Ajay Bhatt

The real Ajay Bhatt

The ad invites us to imagine a different world at Intel and yet the behind the scenes information is that Ajay Bhatt is played by an actor. As it turns out the “real” Ajay Bhatt is the anti-thesis of the image presented in the commercial. The real person is distinguished Indian American gentleman who resembles a polished business executive. Stereotypes make for great comic fodder but when the same joke is told over and over again you are constantly creating barriers of who can be called an American hero and blocking the idea of an ethnic hero. For example, when Conan O’Brien found out Ajay Bhatt was played by an actor he decided to invite the real Ajay Bhatt to his late night show (10-9-09). The show is edited to show how Conan wants to depict Ajay Bhatt as a man who speaks in techno-babble, is merciless to his competitors, and wants to impress young women with his accomplishments. Conan does not ask him about being Indian or being a rock star. Instead he can only talk to Ajay Bhatt in terms of a stereotype of an Asian American computer geek who is shy, passive and unattractive to women even though Ajay Bhatt is an articulate and respectable man. Conan cannot picture Ajay Bhatt outside of the stereotypes he has been given. His attempts to characterize the real Ajay Bhatt in stereotypical terms comes off as awkward and reveals more of a crisis in Conan’s definition of American masculinity. Just by appearing on the show, the real Ajay Bhatt redefines how we think about Indian Americans and local heroes because he challenges conceptions of American masculinity in a way that the actor who is a caricature cannot because he is a two-dimensional construct. In this way Ajay Bhatt (unconsciously) represents a true “rock star” because he defies convention.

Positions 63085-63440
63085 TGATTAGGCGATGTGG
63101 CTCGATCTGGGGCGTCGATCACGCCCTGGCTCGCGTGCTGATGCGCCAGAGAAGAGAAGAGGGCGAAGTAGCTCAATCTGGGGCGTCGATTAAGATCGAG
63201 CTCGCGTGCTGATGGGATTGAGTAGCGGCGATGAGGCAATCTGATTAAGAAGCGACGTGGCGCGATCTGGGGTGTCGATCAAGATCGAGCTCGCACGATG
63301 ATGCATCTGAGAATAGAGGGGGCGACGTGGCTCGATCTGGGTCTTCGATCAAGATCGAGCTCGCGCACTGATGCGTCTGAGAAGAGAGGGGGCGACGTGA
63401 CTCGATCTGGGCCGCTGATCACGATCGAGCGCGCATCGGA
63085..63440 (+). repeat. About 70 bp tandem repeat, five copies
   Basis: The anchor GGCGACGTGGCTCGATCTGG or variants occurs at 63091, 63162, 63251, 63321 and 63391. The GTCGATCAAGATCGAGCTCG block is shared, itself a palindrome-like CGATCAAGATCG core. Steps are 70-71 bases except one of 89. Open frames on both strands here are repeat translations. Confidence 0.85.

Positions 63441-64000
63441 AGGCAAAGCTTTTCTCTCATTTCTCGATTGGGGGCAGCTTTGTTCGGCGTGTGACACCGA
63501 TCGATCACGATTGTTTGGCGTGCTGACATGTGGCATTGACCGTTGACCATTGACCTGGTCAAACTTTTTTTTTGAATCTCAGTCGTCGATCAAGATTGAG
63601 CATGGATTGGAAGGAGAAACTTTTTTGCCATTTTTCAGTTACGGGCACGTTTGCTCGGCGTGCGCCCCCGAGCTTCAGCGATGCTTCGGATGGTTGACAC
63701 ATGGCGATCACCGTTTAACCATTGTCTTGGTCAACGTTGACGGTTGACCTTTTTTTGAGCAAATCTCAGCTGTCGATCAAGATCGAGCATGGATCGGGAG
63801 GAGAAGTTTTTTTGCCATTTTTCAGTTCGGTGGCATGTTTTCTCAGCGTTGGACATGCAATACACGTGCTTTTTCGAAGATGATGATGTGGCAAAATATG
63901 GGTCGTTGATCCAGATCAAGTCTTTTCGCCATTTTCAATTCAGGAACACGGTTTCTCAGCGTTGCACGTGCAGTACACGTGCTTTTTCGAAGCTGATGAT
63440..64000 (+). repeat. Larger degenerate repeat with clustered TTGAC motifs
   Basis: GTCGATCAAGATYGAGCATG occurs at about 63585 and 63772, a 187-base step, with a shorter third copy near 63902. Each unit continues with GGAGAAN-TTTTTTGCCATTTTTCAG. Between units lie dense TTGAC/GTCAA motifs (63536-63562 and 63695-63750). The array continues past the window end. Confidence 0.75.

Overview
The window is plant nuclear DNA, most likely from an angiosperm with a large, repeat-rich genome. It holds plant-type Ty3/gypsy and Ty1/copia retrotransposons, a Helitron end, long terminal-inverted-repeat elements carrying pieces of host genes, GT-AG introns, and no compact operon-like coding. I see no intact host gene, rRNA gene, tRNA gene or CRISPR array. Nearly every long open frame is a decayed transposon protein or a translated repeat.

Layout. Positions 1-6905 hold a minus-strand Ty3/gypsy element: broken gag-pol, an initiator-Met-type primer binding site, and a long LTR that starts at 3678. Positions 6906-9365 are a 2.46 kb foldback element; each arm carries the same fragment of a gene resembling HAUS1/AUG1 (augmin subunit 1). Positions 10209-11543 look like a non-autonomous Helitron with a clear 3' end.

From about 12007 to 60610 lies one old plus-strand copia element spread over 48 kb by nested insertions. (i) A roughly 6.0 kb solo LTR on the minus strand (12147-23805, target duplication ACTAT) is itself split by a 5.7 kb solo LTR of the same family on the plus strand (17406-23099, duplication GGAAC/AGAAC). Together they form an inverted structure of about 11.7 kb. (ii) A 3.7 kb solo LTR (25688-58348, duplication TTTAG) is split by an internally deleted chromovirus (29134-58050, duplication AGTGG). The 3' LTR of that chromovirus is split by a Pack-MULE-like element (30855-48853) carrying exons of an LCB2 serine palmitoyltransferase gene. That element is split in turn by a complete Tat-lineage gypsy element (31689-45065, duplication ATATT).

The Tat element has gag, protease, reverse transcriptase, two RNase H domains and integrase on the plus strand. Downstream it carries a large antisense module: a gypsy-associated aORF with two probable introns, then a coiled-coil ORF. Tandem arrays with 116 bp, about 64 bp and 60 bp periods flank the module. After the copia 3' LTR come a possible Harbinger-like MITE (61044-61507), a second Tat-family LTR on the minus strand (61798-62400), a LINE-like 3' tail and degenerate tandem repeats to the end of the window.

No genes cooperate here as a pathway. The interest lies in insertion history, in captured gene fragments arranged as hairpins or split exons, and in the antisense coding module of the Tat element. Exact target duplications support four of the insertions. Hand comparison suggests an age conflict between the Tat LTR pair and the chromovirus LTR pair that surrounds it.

While the advertisement promotes a different world where the professionals are Indian Americans or Asian Americans who are boxed in by the continual replaying of stereotypical definitions, the Campaign of the Sponsors of Tomorrow, according to the real Ajay Bhatt, is supposed to promote the people behind the products. Perhaps in telling the story of the actor Ajay Bhatt and the real Ajay Bhatt, he has become a household name in America and in fact may be breaking down the walls between the distinct Intel worlds. ((The same advertisement was shown in India in Hindi with no changes but in the Mandarin version, actor Ajay Bhatt was replaced with a Chinese actor (using the same gestures) and the people around him at work was a majority East Asian cast. It would be interesting to see how these images were received abroad because the image of a rock star is a unique to American culture.))

Image Credits:
1. Intel “Rock stars” print advertisement
2. A striking resemblance: Intel’s “fake” Ajay Bhatt…
3. …and The Simpsons’ Apu
4. The real Ajay Bhatt

Please feel free to comment.